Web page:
Government

Cedar Rapids history baked into Bever Woods neighborhood

Architectural historians documenting eclectic mix of styles

Maria Schmid (left), an architectural historian with Wapsi Valley Archaeology, and volunteer Mollie Schlue take notes last Thursday on a house during a survey of the Bever Woods neighborhood of southeast Cedar Rapids. The Iowa Department of Cultural Affairs State Historic Preservation office awarded the city’s Community Development Department a grant to undertake the survey. (Liz Martin/The Gazette)
Maria Schmid (left), an architectural historian with Wapsi Valley Archaeology, and volunteer Mollie Schlue take notes last Thursday on a house during a survey of the Bever Woods neighborhood of southeast Cedar Rapids. The Iowa Department of Cultural Affairs State Historic Preservation office awarded the city’s Community Development Department a grant to undertake the survey. (Liz Martin/The Gazette)
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CEDAR RAPIDS — Walking down Park Terrace SE lined with one eye-catching structure after the next is strolling through the story of Cedar Rapids’ early architectural history.

Green tiled shingles top an old Italianate two-story home with tall arched windows. A Tudor style house with a pitched gable roof stands nearby, followed by several Craftsman houses with low sloped roofs, front porches and stucco, and then stately looking colonial homes.

“They all fit in,” said Maria Schmid, an architectural historian for Wapsi Valley Archaeology of Anamosa. “They all contribute to the history of the neighborhood.”

The city of Cedar Rapids hired Wapsi Valley for $16,857 in July to conduct a historic survey of Bever Woods supported by a grant from the Iowa Department of Cultural Affairs State Historic Preservation office.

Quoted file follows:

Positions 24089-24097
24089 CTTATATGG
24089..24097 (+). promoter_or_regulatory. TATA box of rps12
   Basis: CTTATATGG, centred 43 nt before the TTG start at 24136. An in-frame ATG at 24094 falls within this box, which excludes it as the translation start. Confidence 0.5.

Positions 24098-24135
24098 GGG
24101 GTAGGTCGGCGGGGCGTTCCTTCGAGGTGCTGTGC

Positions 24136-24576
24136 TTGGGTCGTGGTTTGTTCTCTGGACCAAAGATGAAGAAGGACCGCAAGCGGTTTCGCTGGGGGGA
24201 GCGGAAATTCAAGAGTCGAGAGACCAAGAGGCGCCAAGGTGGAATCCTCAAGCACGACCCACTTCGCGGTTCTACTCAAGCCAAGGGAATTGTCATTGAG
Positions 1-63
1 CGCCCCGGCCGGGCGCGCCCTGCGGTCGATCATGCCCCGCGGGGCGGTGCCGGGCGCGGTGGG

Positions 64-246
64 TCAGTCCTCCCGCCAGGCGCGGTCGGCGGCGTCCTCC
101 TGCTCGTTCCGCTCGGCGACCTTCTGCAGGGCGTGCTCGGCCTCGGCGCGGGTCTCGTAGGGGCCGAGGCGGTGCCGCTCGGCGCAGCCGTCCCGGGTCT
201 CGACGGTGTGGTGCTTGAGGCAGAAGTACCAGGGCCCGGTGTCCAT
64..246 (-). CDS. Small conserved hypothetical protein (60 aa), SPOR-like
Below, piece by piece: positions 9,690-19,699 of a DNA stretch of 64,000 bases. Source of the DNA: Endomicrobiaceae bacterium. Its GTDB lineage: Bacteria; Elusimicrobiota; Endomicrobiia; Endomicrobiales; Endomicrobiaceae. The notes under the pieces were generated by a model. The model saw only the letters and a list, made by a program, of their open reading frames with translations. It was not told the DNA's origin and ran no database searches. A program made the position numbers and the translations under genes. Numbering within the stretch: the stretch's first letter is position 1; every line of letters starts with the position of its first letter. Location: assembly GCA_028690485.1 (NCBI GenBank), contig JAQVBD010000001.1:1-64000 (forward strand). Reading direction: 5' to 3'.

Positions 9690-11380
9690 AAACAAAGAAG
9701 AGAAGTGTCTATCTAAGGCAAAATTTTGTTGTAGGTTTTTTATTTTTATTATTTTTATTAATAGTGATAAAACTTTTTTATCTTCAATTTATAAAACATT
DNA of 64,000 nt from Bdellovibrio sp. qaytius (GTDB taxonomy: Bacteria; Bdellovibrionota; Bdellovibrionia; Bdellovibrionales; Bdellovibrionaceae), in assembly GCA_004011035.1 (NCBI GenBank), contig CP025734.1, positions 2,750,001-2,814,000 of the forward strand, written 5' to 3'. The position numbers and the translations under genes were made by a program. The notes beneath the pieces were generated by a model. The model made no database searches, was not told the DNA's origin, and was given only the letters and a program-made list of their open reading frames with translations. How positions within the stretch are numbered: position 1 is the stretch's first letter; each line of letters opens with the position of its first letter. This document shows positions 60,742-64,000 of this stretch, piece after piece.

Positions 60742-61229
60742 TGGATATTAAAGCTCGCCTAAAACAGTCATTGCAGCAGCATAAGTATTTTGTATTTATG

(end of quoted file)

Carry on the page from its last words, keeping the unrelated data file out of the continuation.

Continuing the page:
The survey is designed to evaluate the historic significance of the area and to help determine whether individual properties or the neighborhood as a whole would qualify for the National Register of Historic Places, which could unlock grants and tax credits for repairs and other projects in the neighborhood.

“A lot of those houses in that area have historical significance,” said Tim Oberbroeckling, chairman of the Historic Preservation Commission and a member of Friends Of Cedar Rapids Historic Preservation. “One is because of their age, and secondly because of the architecture.”

Neither the Historic Preservation Commission nor Friends Of Cedar Rapids Historic Preservation is involved directly in the survey, but Oberbroeckling is interested in protecting Cedar Rapids historic areas and properties.

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Bever Woods is outlined by 21st Street SE to the west, Bever Park at Memorial Drive SE to the east, Grande Avenue SE to the north and Bever Avenue SE to the south.

The cluster of homes was platted in 1916 and built up in the 1920s by real estate developer James L. Bever Jr. His former home still stands on Grande Avenue SE. The Bever family is considered among the founding pioneers that shaped the city, which adds another layer of significance, Oberbroeckling and Schmid said.